As AI-driven SaaS credit tech lending platform LendingPoint surpassed $900m in new loans in Q1 2022, CEO and Co-Founder Tom Burnside engaged with the GetLatka team to discuss their 8-year journey, how they managed growth and expansion since 2014, and the value he places on Net Promoter Score.
CEO and Co-Founder Tom Burnside brings a wealth of industry knowledge to LendingPoint. He leveraged his 25 years of experience as an accomplished credit and financial services leader and data scientist to lead a team in servicing borrowers, originating financial institutions, merchants, and other service providers while delivering predictable returns to their capital market providers.
- $900m in loans originated in Q1 2022
- 450,000 customers served
- $11,000 average transaction size
$15m in loans originated in 2014 on $5,0000 average transaction size
SaaS credit lending platform LendingPoint launched in 2014 to create an AI-driven company that would “do well and do good simultaneously by protecting, nourishing and growing each consumer’s financial future,” according to Burnside. From the beginning, LendingPoint narrowly focused its AI efforts on those with more challenged credit to gain key insights and optimize product offerings before broadening their funnel. Burnside and his team originated $15m in consumer loans in 2014 with an average transaction size of $5,000. They had a 13-point spread, “but losses are the second largest component,” Burnside explained. “It was a great year of learning how to augment models to get them in order,” he added. LendingPoint hit its first million-dollar revenue year in 2015.
From 620 to Serving all Credit Bands from 550 to 850
Burnside explained that LendingPoint first focused on the 660 and under credit space. His goal was to give a reasonable price for a reasonable product. He believed that LendingPoint could understand and tell the story of these customers in a new way that no one else was telling. Burnside reiterated that they started with $5,000 loans before scaling to where they are now: up to $50,000 loans for all credit bands. He believes that LendingPoint delivered better marketing, leaned in to understand customers, and then created even better products.
Two Reasons for a 620
By getting to know the market, Burnside and his team identified two primary reasons for consumers to carry a low 620 credit score. One, the customer had a light credit footprint, or two, the customer was on their way back up from a financial challenge. LendingPoint looked at other factors such as phone bills and rent history to tell a more complete story of a customer’s ability to pay. By getting to know their customer base, Burnside indicated that they were able to mitigate fraud and charge-offs.
400 Price Points
LendingPoint’s CEO raved about the success of their AI models for predicting risk. Although he admits to a few challenges initially, the AI models have now been able to put customers into categories and optimize pricing. LendingPoint now has 5 buckets of credit grades and risks with 400 price points inside those grades. Burnside disclosed that LendingPoint offers the right product at the right time and place with the right terms and conditions so that customers can see how affordable it is to finish a project, consolidate bills, or do whatever else they need to do.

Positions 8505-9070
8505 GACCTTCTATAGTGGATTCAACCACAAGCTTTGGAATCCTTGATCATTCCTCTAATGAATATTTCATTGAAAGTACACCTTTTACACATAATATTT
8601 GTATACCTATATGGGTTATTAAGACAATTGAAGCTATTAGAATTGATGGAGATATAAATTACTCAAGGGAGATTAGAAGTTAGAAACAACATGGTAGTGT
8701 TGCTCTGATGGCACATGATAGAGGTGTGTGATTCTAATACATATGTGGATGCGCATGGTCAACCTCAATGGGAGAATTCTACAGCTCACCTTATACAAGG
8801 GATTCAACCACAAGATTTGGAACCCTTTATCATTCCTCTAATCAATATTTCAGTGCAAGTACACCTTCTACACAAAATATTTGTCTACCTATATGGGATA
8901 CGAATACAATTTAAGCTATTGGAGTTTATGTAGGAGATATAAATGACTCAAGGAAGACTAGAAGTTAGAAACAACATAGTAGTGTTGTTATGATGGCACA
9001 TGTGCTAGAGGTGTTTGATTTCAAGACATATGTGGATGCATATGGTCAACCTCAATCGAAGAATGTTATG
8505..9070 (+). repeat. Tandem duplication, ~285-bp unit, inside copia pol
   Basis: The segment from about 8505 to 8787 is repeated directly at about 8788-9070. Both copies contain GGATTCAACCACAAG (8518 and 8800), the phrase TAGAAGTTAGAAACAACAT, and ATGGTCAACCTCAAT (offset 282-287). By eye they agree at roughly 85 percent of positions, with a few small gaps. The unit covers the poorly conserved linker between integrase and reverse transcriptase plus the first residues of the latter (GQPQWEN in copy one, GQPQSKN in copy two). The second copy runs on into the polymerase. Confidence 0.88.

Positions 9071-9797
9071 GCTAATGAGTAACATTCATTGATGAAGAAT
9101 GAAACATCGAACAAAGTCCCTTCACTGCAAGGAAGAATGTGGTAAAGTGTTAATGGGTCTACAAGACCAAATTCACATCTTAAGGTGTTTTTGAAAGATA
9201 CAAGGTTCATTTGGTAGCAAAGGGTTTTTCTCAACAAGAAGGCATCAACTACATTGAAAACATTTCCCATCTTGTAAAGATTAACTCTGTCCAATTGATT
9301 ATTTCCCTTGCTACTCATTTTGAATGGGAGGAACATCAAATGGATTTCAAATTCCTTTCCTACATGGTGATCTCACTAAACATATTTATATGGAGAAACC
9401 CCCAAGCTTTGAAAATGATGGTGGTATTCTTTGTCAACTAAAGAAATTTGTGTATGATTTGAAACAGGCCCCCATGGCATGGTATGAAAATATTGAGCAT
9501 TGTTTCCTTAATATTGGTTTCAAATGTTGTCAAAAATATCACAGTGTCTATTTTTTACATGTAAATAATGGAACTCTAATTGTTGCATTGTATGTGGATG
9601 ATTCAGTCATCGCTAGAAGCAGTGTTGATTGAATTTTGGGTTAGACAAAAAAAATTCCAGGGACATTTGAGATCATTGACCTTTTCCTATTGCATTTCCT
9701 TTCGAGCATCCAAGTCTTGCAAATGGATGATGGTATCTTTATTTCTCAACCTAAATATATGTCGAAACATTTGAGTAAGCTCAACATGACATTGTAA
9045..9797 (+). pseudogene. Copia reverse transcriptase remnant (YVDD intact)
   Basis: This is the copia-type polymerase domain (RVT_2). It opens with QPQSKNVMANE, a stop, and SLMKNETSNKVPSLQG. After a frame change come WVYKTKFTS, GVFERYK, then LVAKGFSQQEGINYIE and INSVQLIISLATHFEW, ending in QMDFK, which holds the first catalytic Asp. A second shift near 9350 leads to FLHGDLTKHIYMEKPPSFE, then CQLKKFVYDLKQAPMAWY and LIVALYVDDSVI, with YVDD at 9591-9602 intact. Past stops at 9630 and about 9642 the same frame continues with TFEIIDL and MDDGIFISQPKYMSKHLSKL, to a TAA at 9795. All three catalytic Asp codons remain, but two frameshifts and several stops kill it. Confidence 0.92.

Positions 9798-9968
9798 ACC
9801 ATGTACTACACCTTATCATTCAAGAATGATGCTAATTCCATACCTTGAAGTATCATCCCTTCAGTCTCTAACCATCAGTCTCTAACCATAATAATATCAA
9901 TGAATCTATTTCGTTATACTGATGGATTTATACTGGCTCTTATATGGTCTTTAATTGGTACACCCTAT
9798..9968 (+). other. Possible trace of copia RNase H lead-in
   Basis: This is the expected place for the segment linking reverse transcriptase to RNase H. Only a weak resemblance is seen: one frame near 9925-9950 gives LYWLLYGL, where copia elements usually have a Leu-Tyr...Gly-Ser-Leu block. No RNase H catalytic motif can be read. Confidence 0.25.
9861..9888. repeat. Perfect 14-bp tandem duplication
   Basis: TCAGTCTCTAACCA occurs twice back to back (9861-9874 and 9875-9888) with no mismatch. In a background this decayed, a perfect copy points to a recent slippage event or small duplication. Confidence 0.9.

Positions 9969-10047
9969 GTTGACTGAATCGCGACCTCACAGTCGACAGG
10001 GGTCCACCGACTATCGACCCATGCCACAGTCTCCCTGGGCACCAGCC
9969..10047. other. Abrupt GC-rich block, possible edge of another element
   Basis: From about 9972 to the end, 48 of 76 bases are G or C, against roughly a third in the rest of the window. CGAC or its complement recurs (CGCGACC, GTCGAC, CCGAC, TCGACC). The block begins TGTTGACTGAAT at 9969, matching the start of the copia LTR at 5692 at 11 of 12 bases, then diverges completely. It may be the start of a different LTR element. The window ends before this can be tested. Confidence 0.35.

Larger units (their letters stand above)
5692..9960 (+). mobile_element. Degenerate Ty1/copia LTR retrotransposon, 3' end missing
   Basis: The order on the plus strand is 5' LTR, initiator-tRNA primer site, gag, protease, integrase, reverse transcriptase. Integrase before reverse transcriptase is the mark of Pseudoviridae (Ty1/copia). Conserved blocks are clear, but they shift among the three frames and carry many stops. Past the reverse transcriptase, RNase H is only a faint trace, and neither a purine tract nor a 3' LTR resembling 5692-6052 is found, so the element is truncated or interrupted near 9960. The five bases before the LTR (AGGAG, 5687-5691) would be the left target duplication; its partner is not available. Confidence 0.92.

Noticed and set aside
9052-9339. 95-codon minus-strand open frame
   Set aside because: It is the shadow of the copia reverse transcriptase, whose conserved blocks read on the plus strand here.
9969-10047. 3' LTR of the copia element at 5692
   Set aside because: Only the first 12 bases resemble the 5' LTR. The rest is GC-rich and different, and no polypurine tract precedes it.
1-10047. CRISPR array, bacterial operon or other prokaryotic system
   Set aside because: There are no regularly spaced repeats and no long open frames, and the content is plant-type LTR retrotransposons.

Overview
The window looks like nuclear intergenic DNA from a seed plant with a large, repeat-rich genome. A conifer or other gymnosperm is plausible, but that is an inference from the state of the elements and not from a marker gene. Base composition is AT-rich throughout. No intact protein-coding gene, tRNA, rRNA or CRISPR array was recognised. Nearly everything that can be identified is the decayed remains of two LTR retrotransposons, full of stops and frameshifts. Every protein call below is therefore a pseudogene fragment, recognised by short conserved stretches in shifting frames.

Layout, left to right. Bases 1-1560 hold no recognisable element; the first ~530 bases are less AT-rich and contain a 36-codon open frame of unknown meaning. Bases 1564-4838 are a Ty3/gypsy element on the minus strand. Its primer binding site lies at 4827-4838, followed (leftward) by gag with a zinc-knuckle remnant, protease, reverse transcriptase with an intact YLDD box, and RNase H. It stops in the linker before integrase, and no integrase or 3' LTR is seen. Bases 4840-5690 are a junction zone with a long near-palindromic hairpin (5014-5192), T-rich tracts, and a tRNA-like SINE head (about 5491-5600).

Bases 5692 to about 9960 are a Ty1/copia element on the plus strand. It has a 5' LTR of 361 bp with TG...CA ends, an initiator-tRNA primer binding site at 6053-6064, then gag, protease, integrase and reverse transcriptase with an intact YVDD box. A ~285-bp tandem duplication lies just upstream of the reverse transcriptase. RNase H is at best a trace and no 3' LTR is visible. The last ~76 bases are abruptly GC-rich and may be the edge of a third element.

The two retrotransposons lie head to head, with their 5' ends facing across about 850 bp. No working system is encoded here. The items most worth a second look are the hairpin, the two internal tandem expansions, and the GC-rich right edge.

Breaking Down a $5,000 Loan
LendingPoint’s early loans offered a 22-23% weighted average interest rate, typically paid over 3-4 years. Burnside and his team recognized early on that the challenge for customers was paying back that amount in 8-12 months. So LendingPoint focused on affordability, offering a 24-28 months payback period. Because AI was helping tell a better story, Burnside was able to help customers get back on their feet with more affordable payments over a more extended period. Once they paid back their loans, these customers would return for more. LendingPoint calculated the interest rate based on the balance per year instead of a typical discount or percentage and offered no prepayment penalty.
Initial 10% Cost of Funds
Because of his industry track record, CEO Burnside was able to get better pricing on money from the beginning. “We started at a 10% cost of funds with some warrants involved. We gave up 1%. We saved money so we could push forward savings to the customer,” noted Burnside.
Raised $220m in Friends and Family Capital to Test Market
“From day 1, we used our own equity to test the market,” explained Burnside. Using their own equity allowed LendingPoint to widen the credit box to test the AI models better. LendingPoint raised 4-5 rounds of Friends and Family capital totaling $220m in their first few years. Burnside quipped that it was easy to raise funds as he had previously done successful deals with everyone involved.
The Magic of Capital Costs
Burnside revealed that the company used capital to test models, hoping that they would be as predictive as he imagined. By and large, his assumption was accurate. “Capital costs continue to go down as your models get better. It’s magic like that,” quipped the CEO.
Getting Capital Costs under 10%.